Mar 082012

I just love what new things you can find thanks to the internet, and how one interest can lead to another.  Case in point, the Red Knight, it was written by Justin Cristelli and it was drawn by JC Grande.

For those of you who don’t know Justin Cristelli is an internet comic book (and sometimes movies) critic known as the real manos (you can find him on youtube). I was a fan of his already and when he announced he would be writing his own comic book I was curious. Now that the first story arc is complete I figure it is an excellent time to review it.

The first story arc of Red Knight covers the first three issues of the comic and is titled “A Knight Without a Sword”. As is to be expected this story arc serves to introduce us to the main character and the world that he inhabits. The story sees our hero (along with two more heroes) get their start as super heroes, take on their first bad guys and start to form the relationships that will underpin the series (such as the support provided by Red Knight’s uncle).

The thing that I enjoyed the most from these issues was the setting. This is because the writer makes the nature of the setting important. Unlike most superheroes the Red Knight doesn’t live in a huge city, he lives in a place where the government knows there are problems but don’t consider them a priority and instead focus their attention on places like New York. The reason I find this choice of location to be so effective is that it informs the actions of some of the characters, without giving anything away it is an important part for the motivation of one of the police officers that the Red Knight meets. It is also a more interesting location than a big city because it means that the Red Knight will have some problems that Spider-man for example wouldn’t.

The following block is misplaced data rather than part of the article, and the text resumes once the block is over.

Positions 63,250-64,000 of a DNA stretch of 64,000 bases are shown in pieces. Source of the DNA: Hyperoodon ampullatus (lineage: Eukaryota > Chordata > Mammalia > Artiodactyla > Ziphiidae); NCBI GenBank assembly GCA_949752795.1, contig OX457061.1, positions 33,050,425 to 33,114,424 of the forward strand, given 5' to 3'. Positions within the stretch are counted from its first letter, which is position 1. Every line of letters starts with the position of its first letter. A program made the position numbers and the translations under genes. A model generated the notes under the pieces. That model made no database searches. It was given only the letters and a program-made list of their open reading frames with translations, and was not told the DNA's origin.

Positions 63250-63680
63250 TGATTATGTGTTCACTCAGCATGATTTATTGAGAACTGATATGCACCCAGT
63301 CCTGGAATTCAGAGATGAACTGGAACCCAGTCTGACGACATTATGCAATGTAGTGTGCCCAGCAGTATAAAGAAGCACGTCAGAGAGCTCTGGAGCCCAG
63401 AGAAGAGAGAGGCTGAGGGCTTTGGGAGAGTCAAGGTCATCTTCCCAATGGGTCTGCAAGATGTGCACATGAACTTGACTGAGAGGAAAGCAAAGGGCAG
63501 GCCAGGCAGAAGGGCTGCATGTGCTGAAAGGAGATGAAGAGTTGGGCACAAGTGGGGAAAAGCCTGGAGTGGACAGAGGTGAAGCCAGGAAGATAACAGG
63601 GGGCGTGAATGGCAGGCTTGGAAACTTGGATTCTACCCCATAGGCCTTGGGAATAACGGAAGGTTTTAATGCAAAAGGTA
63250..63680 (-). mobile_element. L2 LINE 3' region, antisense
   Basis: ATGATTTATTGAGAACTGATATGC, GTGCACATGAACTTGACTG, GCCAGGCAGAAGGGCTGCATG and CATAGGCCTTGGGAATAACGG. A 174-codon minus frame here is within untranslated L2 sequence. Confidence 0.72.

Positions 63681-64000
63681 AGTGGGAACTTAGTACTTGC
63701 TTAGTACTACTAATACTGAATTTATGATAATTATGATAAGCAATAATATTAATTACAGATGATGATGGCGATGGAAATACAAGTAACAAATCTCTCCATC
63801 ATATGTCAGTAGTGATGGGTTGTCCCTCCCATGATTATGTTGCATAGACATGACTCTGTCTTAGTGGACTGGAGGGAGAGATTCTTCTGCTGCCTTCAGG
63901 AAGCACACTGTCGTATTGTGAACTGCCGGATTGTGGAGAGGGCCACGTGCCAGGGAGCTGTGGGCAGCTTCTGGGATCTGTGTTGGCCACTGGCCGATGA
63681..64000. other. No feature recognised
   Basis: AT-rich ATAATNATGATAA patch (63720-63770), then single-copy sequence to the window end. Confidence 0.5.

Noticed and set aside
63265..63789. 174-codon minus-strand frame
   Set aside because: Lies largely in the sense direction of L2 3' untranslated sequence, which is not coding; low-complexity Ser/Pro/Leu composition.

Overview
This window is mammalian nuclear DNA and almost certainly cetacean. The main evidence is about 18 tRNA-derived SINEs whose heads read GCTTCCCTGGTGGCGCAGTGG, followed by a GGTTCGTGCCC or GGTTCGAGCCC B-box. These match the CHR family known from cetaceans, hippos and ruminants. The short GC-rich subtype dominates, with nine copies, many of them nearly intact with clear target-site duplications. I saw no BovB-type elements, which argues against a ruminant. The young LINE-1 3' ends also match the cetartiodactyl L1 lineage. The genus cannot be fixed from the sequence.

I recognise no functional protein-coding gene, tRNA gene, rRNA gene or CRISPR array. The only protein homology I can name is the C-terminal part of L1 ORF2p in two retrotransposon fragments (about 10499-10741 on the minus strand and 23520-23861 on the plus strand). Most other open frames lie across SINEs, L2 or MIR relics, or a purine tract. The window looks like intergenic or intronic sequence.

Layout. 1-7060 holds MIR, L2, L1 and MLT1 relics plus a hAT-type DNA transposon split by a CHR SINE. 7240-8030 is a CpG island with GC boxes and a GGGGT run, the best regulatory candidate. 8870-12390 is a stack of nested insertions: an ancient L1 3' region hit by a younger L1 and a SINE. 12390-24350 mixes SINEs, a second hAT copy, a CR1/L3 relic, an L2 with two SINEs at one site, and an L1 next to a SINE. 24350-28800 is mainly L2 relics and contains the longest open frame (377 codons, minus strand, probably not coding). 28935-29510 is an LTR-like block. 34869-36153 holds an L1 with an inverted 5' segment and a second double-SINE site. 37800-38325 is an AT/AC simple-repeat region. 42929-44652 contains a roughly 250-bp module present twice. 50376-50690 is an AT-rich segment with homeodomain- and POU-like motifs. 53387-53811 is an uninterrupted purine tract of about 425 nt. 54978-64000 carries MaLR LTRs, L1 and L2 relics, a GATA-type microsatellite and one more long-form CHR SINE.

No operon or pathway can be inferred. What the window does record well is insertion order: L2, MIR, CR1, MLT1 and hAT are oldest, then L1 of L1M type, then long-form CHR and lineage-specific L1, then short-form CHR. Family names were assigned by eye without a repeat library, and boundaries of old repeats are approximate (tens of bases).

The second detail that most struck me about these comics is that while this is in a sense an origin story it isn’t a comprehensive origin story. In the Golden and Silver Ages of comic books (and with recent Hollywood movies) the first part of a Superheroes story is devoted entirely to the origin and every detail (until some later event or retcon) is explained. Justin Cristelli however opts to only give us a workable knowledge of our hero, his motivation and his origins and I think it was the right choice to make. At no point did I feel the issues got bogged down setting up the history of the characters, we got the information as needed and there are a lot of areas that can be explored in future issues. In short, it is the perfect starting point for our hero.

The main character reflects the comic in that like the comic he is only starting out. He is a hero because he wants to be a hero, he is an optimist. It is also clear how new he is to this at several points in the comic but that doesn’t bother me because the story sets up some of the ways he will grow as a character in future issues.

The first thing you should know about the art is that while the covers are coloured (beautifully) the issues themselves are in black and white, hopefully this will not be a deal breaker for you and while I do personally wish the colour extended to interior art of  the comics I do not believe it should be a deal breaker.

This is not a gritty comic and the drawings of JC Grande reflect that. In terms of art style it is definitely an action comic. More often than not the characters will be more detailed than the background surrounding them and I felt that the backgrounds only came into their own when they were the focus of the comic. I’m not as confident talking about art as I am talking about writing but I think that the comics were most effective when it came to displaying expressions.

This is a story arc in which it feels like nothing is wasted, the major plot points and setting all connected with each other to create something that is greater than the sum of its parts. This comic displays a lot of potential in the series and I am eager to see the storylines set up in these issues play out. I do believe that this potential will be lived up to by Justin Cristelli and JC Grande and I encourage our readers to give this series a look.

In the style of Cristelli’s own reviews I thought I would change my point system for this one review and so I am awarding this comic 4 out of 5 ram chips (which have always looked like yugioh style star chips in my head).

I take off the ramp chip because I think we could have gotten to know two of the superhero characters (Wendy Harper and Been Lee) a bit better and because while the black and white style isn’t a deal breaker I do believe that adding colour would improve the comic.

For those of you who want to buy this comic each issue costs $2.99 and shipping costs $2 ($3 international). I ordered them myself through paypal and they arrived promptly (they even came in a plastic comic container with backing).

For more information on ordering the comic you can go to the Justin Cristelli’s youtube channel.



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